Type III Polyglandular Autoimmune Syndrome Treatment & Management

Updated: Oct 09, 2019
  • Author: KoKo Aung, MD, MPH, FACP; Chief Editor: Romesh Khardori, MD, PhD, FACP  more...
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Medical Care

Medical care of patients with polyglandular autoimmune syndrome (PAS) III includes monitoring of glandular functions for early detection of glandular failure, lifelong hormone replacement therapy for established glandular failure or failures, and familial screening. Details of different approaches of treating each component disease are beyond the scope of this article. Monitoring of glandular functions is discussed in Lab Studies.

Autoimmune thyroiditis

Patients with hypothyroidism need lifelong thyroxine therapy. Thyrotropin levels should be monitored by using highly sensitive assays to maintain a euthyroid state.

Overreplacement with thyroxine may result in osteoporosis and increased risk of atrial fibrillation.

Immune-mediated diabetes

The mainstay of immune-mediated diabetes (IMD) treatment is lifelong replacement therapy with exogenous insulin injections. Monitor the progress of disease by periodic retina examination, foot examination, and measurement of glycosylated hemoglobin level and the ratio of urine microalbumin to creatinine.

The late 20th-century development of recombinant human insulin was a major breakthrough in the treatment of IMD. Intensive insulin therapy has improved the long-term outcome of the disease at the expense of frequent hypoglycemia.

Pancreatic transplantation is becoming an option but usually is reserved for patients with end-stage renal disease who already require renal transplantation.

Specific therapies aimed at suppressing the immune response of the pancreatic islet cells are being researched.

Pernicious anemia

The mainstay of PA treatment is lifelong replacement therapy with parenteral hydroxocobalamin. Within 48-72 hours of the first injection, serum potassium levels drop precipitously because of rapid regeneration of red blood cells.

Hypokalemia may be severe enough to necessitate replacement therapy. Serum iron levels also drop precipitously for the same reason.

If the patient initially has a marginal iron reserve, this may halt the recovery of anemia. Some experts suggest giving a small dose of iron supplements concurrently to prevent this phenomenon.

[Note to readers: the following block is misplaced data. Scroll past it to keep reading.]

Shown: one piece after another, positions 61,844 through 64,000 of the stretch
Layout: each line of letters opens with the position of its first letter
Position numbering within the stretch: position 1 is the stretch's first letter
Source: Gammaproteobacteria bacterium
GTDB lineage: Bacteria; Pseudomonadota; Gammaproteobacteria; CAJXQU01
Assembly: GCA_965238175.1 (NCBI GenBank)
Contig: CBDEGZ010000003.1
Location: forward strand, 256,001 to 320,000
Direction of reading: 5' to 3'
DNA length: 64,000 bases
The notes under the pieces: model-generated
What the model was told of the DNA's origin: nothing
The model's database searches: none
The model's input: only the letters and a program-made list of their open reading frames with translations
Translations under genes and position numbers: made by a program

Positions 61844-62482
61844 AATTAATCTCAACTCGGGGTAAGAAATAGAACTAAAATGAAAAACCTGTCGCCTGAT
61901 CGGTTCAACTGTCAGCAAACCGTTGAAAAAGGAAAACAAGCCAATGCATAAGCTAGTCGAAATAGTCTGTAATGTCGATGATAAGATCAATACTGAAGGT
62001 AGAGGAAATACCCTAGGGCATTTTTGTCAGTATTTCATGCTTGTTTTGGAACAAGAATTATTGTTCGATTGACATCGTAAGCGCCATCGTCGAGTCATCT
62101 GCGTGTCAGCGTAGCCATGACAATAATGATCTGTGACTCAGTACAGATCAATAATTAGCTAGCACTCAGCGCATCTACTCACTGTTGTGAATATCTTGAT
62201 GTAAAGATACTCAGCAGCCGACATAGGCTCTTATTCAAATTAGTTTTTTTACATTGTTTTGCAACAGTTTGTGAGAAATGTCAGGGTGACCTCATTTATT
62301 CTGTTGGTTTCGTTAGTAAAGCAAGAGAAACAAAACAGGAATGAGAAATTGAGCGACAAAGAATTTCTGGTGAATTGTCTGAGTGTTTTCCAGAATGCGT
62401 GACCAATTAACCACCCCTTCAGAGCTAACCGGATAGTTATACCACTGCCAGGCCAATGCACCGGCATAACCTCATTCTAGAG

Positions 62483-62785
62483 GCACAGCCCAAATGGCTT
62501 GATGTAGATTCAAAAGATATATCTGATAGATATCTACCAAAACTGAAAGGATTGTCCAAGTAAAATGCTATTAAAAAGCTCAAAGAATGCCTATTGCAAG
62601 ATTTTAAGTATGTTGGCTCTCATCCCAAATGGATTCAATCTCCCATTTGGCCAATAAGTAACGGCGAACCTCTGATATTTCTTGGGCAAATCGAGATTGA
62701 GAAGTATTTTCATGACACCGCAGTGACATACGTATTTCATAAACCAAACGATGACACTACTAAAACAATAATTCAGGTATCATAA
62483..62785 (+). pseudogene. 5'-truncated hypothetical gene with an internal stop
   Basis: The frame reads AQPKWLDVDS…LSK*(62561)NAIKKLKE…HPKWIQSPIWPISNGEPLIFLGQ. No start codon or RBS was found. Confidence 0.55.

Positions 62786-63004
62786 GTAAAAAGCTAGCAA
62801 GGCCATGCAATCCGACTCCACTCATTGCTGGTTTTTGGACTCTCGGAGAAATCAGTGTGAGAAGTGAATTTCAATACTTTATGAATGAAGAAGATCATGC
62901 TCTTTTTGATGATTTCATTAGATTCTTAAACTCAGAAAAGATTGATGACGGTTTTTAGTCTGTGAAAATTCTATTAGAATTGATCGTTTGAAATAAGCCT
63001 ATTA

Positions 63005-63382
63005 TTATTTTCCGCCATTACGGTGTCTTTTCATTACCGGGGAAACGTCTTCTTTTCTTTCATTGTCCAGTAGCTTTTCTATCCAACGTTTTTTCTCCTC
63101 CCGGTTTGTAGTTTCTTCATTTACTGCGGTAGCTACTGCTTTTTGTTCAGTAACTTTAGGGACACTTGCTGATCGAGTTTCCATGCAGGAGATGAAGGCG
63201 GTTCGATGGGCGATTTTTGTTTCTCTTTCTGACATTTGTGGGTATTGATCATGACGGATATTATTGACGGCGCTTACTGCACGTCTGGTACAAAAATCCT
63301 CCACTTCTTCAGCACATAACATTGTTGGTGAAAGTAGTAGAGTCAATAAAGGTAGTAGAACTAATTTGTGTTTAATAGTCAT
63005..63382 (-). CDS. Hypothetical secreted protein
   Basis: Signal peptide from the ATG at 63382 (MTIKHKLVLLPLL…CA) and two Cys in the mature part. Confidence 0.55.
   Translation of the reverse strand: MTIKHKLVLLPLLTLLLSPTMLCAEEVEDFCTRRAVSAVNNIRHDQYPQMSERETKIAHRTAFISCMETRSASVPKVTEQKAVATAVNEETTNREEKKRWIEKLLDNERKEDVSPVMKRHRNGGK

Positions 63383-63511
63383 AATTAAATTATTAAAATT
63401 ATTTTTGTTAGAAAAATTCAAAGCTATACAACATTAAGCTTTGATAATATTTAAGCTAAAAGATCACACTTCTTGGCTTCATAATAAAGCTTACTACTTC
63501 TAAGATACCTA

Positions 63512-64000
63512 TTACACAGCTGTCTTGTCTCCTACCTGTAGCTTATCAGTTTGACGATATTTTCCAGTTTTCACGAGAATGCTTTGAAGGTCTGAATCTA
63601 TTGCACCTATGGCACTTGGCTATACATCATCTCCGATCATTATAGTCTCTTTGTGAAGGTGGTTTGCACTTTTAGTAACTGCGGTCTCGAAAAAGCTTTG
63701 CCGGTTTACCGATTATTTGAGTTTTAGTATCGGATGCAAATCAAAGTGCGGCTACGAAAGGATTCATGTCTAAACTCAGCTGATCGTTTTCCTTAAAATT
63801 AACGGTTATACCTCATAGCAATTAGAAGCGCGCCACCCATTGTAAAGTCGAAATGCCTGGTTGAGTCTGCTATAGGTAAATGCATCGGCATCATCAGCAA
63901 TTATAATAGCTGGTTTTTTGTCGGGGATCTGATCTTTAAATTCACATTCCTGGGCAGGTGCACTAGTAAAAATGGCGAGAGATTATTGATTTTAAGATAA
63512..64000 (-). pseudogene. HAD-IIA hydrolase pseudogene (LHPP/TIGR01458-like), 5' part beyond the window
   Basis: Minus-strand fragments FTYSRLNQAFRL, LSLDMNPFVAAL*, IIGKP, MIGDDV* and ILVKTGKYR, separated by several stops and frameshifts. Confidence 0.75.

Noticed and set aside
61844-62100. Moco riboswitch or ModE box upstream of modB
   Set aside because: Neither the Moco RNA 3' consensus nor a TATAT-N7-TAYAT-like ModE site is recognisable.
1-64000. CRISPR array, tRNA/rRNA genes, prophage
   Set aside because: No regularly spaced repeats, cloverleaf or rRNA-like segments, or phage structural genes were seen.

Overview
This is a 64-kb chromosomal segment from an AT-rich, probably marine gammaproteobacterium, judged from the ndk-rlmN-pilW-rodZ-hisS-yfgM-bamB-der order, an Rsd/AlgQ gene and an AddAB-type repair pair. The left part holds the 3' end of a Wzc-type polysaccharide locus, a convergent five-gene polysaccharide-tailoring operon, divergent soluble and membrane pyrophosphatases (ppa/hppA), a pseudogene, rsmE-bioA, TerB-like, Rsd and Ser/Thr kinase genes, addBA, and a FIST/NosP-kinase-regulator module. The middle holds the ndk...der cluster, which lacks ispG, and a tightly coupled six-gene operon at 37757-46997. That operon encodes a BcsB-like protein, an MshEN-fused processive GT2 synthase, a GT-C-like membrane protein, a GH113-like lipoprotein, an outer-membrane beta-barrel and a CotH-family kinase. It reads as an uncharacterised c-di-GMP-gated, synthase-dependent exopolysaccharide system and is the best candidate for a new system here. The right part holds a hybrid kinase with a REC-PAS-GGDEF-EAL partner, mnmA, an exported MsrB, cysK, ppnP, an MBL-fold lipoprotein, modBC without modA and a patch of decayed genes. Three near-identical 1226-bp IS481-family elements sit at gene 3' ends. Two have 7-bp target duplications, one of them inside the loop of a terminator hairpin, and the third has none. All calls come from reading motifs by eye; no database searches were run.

Psychological counseling is an essential component of treatment because the disease can negatively impact self-esteem and self-image. Many treatment options are available, but results are rather disappointing.

Refer to the Medscape Reference topic Vitiligo for details of different treatment approaches, which are beyond the scope of this article.


Treatment of alopecia areata depends on the patient's age and the severity of the condition.

Refer to the Medscape Reference topic Alopecia Areata for details of different treatment approaches, which are beyond the scope of this article.



Consultations include the following:

  • Endocrinologist

  • Dermatologist



Patients with IMD require individualized dietary prescriptions to achieve therapeutic goals. Details of dietary management of IMD are beyond the scope of this article and are not discussed.



Individuals with PAS III can continue to participate in all regular activities, although individual component glandular diseases, such as IMD, can dramatically alter a patient's life.



Many approaches are being tested for prevention of each component of glandular disease. Prevention trials currently are assessing the efficacy of inducing antigen-specific immune tolerance through the intravenous or subcutaneous administration of insulin in persons at risk who have evidence of decreased beta cell mass.

Relatives of patients with IMD who are at risk for the disease can be identified. Screening of the general population for each glandular failure is associated with high false-positive rates that preclude intervention studies. Some experts propose that periodic screening for another glandular failure should be performed in patients already diagnosed with PAS III.


Long-Term Monitoring

Patients with polyglandular autoimmune syndrome (PAS) III must undergo lifelong monitoring of hormones and/or vitamin replacement therapy to avoid the development of new glandular failures.